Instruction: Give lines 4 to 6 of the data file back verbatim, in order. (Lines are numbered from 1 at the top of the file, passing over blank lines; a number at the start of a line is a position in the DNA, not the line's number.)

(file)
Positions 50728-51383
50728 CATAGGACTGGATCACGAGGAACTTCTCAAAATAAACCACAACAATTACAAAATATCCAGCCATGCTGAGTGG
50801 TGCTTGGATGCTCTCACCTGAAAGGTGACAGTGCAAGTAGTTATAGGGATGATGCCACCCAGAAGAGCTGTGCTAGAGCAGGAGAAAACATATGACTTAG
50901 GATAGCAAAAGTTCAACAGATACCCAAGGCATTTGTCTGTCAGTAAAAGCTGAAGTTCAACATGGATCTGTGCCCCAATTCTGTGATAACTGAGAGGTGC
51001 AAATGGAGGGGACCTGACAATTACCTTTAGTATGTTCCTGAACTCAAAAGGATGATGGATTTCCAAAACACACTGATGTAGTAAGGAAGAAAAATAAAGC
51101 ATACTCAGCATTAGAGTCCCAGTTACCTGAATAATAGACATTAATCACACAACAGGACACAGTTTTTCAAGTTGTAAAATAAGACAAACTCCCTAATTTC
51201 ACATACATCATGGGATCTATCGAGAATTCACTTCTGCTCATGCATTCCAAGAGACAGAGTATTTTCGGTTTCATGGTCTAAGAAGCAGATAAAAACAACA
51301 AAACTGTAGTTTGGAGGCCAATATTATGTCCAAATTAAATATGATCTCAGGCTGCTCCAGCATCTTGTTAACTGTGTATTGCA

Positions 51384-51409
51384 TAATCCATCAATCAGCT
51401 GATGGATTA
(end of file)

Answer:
50901 GATAGCAAAAGTTCAACAGATACCCAAGGCATTTGTCTGTCAGTAAAAGCTGAAGTTCAACATGGATCTGTGCCCCAATTCTGTGATAACTGAGAGGTGC
51001 AAATGGAGGGGACCTGACAATTACCTTTAGTATGTTCCTGAACTCAAAAGGATGATGGATTTCCAAAACACACTGATGTAGTAAGGAAGAAAAATAAAGC
51101 ATACTCAGCATTAGAGTCCCAGTTACCTGAATAATAGACATTAATCACACAACAGGACACAGTTTTTCAAGTTGTAAAATAAGACAAACTCCCTAATTTC